Eric Luper on Eric Luper: "Aside from being an avid poker player and author, Eric Luper, has had his share of interesting jobs, including: dry-cleaning store manager, medieval castle restorer, bartender, predatory bird cage cleaner, paperboy, and factory worker (at a factory that stamps out those shiny cellophane things that go around potted plants).
"Faced with the decision being a starving artist or a not-so-starving artist, Eric ran off to school to become a chiropractor. He spends the remainder of his time pursuing his writing. He currently resides in Albany, New York; with his wife and two young children. Big Slick (FSG, 2007) is his first novel."
Read Eric's LJ!
How would you describe yourself as a teenager?
As a teen, I was something of a searcher. I had a core group of friends, but I grazed in different social circles. I was a reasonably good student, but found that I thrived in extracurricular activities and my part-time job. I loved making money...and spending it.
As opposed to so many other authors, I was not an avid reader as a teen. Nor was I an avid writer. All that came later.
Could you tell us about your apprenticeship as a writer? What helped you the most? What might you do differently, given the opportunity?
I had no idea I was interested in writing until I got to college. I mean, I always loved storytelling vehicles such as film and television and role-playing games, but it wasn't until my freshman composition class at Rutgers where I began to sense that writing was something I might like to do. It developed from there, and I ended up shifting from biology major to English major.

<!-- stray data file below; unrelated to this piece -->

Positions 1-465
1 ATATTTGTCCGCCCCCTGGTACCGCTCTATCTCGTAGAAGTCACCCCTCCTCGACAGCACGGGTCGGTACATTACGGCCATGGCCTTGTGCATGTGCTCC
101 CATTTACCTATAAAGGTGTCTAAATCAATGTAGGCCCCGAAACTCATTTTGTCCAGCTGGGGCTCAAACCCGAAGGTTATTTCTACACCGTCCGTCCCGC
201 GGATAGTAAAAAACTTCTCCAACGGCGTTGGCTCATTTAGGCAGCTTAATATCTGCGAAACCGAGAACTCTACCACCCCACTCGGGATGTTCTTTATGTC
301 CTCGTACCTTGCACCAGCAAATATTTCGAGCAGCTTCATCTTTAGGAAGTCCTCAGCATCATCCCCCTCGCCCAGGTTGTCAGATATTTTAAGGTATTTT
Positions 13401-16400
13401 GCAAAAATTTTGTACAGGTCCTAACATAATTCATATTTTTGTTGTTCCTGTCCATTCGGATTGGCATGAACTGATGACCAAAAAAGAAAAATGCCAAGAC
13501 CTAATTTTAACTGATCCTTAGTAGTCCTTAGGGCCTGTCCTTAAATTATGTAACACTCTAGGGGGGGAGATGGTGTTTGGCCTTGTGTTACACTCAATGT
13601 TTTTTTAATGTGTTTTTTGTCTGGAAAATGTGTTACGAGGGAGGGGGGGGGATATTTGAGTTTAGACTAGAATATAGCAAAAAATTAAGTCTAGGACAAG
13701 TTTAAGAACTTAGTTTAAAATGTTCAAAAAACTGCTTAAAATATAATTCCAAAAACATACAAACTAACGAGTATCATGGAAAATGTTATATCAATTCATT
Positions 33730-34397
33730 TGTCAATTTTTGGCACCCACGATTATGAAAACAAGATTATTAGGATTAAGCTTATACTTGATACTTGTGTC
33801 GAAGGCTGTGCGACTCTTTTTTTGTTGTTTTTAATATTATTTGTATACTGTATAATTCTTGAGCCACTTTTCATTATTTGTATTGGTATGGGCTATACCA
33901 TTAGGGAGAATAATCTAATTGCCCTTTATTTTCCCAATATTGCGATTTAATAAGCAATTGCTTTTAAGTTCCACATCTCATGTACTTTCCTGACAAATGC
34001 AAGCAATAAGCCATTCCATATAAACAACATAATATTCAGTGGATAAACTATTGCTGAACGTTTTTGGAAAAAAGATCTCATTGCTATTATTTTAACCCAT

What has helped me most, I think, is that I've been too stupid to stop. Persistence goes a long way when you're a writer. So does humility. When you're starting out, it's not easy to admit you suck, but it's the only way a writer gets better.
Holding my work up to the standards of the publishing industry has helped, too. Self-publishing might work for some, but all those rejection slips forced me to raise my game.
What is it about young people as fictional heroes and/or as an audience that especially appeals to you?
This is an interesting question, Cynthia. So many important decisions, life-altering decisions, are made during adolescence. It's a time when society expects us to learn and grow from our mistakes. Teens get do-overs and that makes for great fiction. Plus, emotions run so high during those teen years. Hormones pour through the wrinkles in our brains like gravy over mashed potatoes. I can't imagine a better age to write about!
Could you tell us about your path to publication? Any sprints or stumbles along the way?
It took a long time for me to trust my own voice. Until Big Slick, I had been writing what I thought editors wanted to see. I was chasing trends and trying to fill voids in the publishing world. If I read an article that there was a scarcity of boy-protagonist chapter books, I'd run off and write a boy-protagonist chapter book. Although all this "chasing" never led to a contract, it helped me hone my craft and find my voice. It readied me.
This may sound odd, but when I sat down to write Big Slick I had to actively give myself permission to write the book that needed to be written. I shook out my arms and told myself to forget the trends and the expectations and to just write the book I'd have wanted to read over and over again when I was a teen. It was a very different writing experience for me--it was very liberating--and one I'm still getting acquainted with.
Congratulations on the success of Big Slick (FSG, 2007)! Could you tell us a bit about it?
Big Slick starts off with Andrew Lang already in a hole and spiraling downward. He's stolen money from his family's dry-cleaning business to enter a poker tournament in an illegal card room, essentially throwing good money after bad.
When he loses the tournament, Andrew gets desperate. He devises different ways to get the money back before his father notices it's missing, but every attempt lands him in deeper trouble. Throw a geeky best friend, a hot co-worker and a kick-ass muscle car into the mix and, well, you get Big Slick.